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Pallone: Safety Must Be Top Priority in Self-Driving Car Deployment

Jun 27, 2017
Press Release

Washington, D.C. Energy and Commerce Ranking Member Frank Pallone, Jr. (D-NJ) delivered the following opening remarks at a Digital Commerce and Consumer Protection Subcommittee hearing on “Self-Driving Vehicle Legislation”:

This Subcommittee has been reviewing automated vehicle technology for some time.  As we have heard, there are a number of potential benefits both for safety and mobility in the deployment of self-driving cars.  There are also challenges to their deployment, such as increased cybersecurity and privacy exposure risks and safety issues regarding the interaction between human-operated and computer-operated vehicles.  We all share the goal of promoting the safest possible transportation options.

Before us today are 14 separate legislative bills that deal with some of the deployment issues.  I support efforts that help get new technological advances on the roads faster, but we must review each bill through our safety lens.  Only if we keep “safety first” as our mantra can we get these initiatives to a place where they are ready to become law.

Although the minority was not involved in the development of these 14 bills, I would like to hold you, Mr. Chairman, to your commitment to work to make this a bipartisan effort.  My goal is crafting a single bipartisan bill that all members can support.

Right now, there are some challenges to getting there, starting with the leadership vacuum at the National Highway Traffic Safety Administration.  We should not be moving bills out of Committee before we hear from the Administration about how the bills would, or could, be implemented.  And yet, once again, we have nobody here today to testify from the Administration.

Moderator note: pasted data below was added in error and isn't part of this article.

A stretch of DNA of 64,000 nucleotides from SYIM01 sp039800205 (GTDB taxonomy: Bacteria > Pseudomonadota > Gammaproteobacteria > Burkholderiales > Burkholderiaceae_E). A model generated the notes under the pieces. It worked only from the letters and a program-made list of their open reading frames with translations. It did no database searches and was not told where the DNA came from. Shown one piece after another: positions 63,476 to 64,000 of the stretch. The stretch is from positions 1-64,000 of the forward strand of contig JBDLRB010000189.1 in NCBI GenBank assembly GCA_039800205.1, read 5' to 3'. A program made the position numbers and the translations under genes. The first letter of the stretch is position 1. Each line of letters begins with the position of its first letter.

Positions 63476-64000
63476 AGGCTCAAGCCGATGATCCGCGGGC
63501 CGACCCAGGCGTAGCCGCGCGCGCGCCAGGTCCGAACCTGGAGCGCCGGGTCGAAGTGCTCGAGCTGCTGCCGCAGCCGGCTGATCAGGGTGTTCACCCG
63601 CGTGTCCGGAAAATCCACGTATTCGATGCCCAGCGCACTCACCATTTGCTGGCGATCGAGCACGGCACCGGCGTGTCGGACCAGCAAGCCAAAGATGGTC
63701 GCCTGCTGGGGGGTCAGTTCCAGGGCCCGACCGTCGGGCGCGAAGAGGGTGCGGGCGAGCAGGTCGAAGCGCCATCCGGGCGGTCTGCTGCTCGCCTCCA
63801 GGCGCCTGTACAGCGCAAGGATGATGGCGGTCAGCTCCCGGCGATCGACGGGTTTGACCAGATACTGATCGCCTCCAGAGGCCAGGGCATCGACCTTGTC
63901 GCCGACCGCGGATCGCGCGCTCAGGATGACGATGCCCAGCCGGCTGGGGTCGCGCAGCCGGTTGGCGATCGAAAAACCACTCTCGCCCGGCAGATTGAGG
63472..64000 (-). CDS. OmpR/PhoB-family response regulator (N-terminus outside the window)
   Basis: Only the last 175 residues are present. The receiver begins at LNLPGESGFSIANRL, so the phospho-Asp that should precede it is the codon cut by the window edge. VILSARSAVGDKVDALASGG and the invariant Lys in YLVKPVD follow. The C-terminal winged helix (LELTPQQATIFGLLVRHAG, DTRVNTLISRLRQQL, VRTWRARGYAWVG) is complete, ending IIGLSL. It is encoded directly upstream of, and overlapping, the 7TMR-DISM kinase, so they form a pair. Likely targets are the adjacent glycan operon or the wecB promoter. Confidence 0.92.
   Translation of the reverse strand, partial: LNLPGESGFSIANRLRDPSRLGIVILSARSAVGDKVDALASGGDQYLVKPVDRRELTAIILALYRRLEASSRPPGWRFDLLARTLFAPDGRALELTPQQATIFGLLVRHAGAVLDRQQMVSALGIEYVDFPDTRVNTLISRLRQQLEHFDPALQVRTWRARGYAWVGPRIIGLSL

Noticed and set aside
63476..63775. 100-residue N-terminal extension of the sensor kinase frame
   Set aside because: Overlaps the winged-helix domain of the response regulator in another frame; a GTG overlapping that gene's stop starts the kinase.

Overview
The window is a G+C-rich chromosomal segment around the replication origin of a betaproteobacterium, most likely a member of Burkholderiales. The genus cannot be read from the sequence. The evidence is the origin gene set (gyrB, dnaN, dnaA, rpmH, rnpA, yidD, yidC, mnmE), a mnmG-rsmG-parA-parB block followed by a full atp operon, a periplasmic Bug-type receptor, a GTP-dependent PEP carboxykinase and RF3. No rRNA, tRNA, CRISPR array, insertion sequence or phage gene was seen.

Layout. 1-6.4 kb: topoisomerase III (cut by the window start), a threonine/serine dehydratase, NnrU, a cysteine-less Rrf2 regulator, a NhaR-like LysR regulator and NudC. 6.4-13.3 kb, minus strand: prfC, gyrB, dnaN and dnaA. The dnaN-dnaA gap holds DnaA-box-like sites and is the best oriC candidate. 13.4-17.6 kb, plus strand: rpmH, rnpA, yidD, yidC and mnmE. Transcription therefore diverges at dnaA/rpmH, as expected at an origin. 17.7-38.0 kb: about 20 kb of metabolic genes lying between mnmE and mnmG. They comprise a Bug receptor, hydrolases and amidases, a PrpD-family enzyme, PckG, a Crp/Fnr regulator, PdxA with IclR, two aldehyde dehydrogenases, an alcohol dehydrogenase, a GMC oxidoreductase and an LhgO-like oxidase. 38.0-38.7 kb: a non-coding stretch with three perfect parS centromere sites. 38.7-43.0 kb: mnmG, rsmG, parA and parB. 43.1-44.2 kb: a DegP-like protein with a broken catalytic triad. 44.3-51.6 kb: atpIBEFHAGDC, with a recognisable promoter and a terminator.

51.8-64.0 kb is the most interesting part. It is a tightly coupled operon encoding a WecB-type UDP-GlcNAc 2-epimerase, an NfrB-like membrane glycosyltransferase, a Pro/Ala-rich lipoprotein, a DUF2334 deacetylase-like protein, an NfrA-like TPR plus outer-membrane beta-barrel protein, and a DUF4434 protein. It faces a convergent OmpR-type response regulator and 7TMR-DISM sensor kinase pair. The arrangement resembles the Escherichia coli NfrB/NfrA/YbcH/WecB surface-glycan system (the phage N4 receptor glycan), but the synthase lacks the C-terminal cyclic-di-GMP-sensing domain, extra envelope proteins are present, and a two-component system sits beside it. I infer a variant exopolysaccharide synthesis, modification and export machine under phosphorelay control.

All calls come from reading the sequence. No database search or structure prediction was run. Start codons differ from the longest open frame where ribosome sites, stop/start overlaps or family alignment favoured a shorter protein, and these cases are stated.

The little we have heard from NHTSA is troubling.  The President’s Budget Estimates submitted to Congress this spring shows NHTSA focusing on deregulatory actions that are in direct conflict with what Congress required it to do.  Despite Congressional mandates, NHTSA wants to stop important safety laws.  Inexcusably, the agency is resisting critical safety measures designed to ensure blind pedestrians know a quiet car is nearby or that parents or grandparents do not unintentionally back-over their little children.

While the bills before us deal with a number of industry requests, such as increases to the current exemptions limit or how FOIA requests are handled, there are no directions to NHTSA.  NHTSA must have an active role for self-driving cars to be successfully deployed on our roads.  There also is no direction on the issues of cybersecurity, data security, or privacy.

As we look forward to this new world of self-driving cars, we must also ensure that we promote safety, which includes ensuring NHTSA fulfills its responsibilities both in this emerging area as well as with human-driven cars.

We cannot focus on the future at the expense of today.  As Ranking Member Schakowsky pointed out, a number of things can be done right now to make traditional cars safer.  Most of the auto industry have committed to making automatic emergency braking standard in all cars.  This is a technology that we know promotes safety, and some automakers have already met that commitment, butut others are delaying such action.  When we know a technology makes people safer, it should be put into all cars as quickly as possible.

In addition, the legislation we discuss now should not be the end of the conversation.  One recurring theme throughout this Subcommittee’s disruptor series is that technology is advancing extremely quickly.  Today’s new technology could be obsolete by next year.  Self-driving vehicle technology is very much in the development phase, and it’s almost impossible to foresee all the issues that may arise.  So we can’t allow the actions we take now to stop us from addressing new issues that come up later or from revisiting some issues that may change in the future.

This is a big moment for us.  Automated vehicles have the potential to change everything: how we move, what communities look like, how we interact with each other.  We need to be sure that we get this right and that safety is the first priority.